Whence the fleets of iron have fled,
Where the blades of the grave-grass quiver,
Asleep are the ranks of the dead:
Under the sod and the dew,
Waiting the judgment-day;
Under the one, the Blue,
Under the other, the Gray

These in the robings of glory,
Those in the gloom of defeat,
All with the battle-blood gory,
In the dusk of eternity meet:
Under the sod and the dew,
Waiting the judgement-day
Under the laurel, the Blue,
Under the willow, the Gray.

From the silence of sorrowful hours
The desolate mourners go,
Lovingly laden with flowers
Alike for the friend and the foe;
Under the sod and the dew,
Waiting the judgement-day;
Under the roses, the Blue,
Under the lilies, the Gray.

So with an equal splendor,
The morning sun-rays fall,
With a touch impartially tender,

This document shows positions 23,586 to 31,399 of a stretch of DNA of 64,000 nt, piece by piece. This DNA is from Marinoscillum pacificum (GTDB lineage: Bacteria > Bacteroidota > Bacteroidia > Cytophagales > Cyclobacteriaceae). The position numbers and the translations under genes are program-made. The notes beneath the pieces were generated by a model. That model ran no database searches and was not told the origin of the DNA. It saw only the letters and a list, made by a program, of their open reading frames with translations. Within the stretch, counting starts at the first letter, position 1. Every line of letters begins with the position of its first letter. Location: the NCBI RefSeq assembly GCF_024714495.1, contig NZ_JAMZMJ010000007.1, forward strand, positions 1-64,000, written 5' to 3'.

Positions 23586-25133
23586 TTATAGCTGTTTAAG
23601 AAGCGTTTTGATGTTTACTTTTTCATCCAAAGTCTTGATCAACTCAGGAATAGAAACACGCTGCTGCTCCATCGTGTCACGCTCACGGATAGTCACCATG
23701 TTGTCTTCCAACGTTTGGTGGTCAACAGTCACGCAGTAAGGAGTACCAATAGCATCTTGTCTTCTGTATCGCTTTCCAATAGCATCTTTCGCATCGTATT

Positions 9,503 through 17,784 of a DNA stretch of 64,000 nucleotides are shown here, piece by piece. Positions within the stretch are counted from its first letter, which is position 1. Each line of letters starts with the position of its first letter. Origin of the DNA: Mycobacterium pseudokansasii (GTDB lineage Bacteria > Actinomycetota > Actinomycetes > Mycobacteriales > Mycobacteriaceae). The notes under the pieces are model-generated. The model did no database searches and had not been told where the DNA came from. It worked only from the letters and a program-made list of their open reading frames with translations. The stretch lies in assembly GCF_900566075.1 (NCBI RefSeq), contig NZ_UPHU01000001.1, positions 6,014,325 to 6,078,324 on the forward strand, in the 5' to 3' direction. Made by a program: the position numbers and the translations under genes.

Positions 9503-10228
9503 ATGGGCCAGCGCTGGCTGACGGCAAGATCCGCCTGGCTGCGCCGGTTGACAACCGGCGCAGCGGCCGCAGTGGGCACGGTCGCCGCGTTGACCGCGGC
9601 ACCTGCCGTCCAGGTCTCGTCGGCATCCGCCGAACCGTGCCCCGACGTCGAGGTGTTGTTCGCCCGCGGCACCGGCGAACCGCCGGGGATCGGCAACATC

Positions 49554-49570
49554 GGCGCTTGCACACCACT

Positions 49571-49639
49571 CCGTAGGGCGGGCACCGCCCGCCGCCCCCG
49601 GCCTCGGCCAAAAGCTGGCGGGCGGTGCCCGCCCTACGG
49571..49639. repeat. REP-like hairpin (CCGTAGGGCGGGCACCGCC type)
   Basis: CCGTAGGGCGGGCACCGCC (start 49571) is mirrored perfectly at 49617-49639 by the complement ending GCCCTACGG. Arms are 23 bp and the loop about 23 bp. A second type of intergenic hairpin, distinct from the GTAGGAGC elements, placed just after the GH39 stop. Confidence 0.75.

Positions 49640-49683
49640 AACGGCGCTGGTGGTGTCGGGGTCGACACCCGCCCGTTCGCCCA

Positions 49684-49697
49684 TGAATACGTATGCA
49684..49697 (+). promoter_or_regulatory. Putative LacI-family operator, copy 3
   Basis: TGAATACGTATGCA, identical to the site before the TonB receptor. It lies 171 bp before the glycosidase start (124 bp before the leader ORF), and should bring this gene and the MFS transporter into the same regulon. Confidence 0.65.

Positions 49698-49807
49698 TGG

On the blossoms blooming for all:
Under the sod and the dew,
Waiting the judgment-day;
Broidered with gold, the Blue,
Mellowed with gold, the Gray.

So, when the summer calleth,
On forest and field of grain,
With an equal murmur falleth
The cooling drip of the rain:
Under the sod and the dew,
Waiting the judgment -day,
Wet with the rain, the Blue
Wet with the rain, the Gray.

Sadly, but not with upbraiding,
The generous deed was done,
In the storm of the years that are fading
No braver battle was won:
Under the sod and the dew,
Waiting the judgment-day;
Under the blossoms, the Blue,
Under the garlands, the Gray

No more shall the war cry sever,
Or the winding rivers be red;
They banish our anger forever
When they laurel the graves of our dead!
Under the sod and the dew,
Waiting the judgment-day,
Love and tears for the Blue,
Tears and love for the Gray.

Thursday, May 27, 2010

Please check out this link:

To: Teresa Dennis,

Thank you for your info on the two historic markers there in Oakland.

My wife and I stopped there to photograph them - - and found a few other items. The following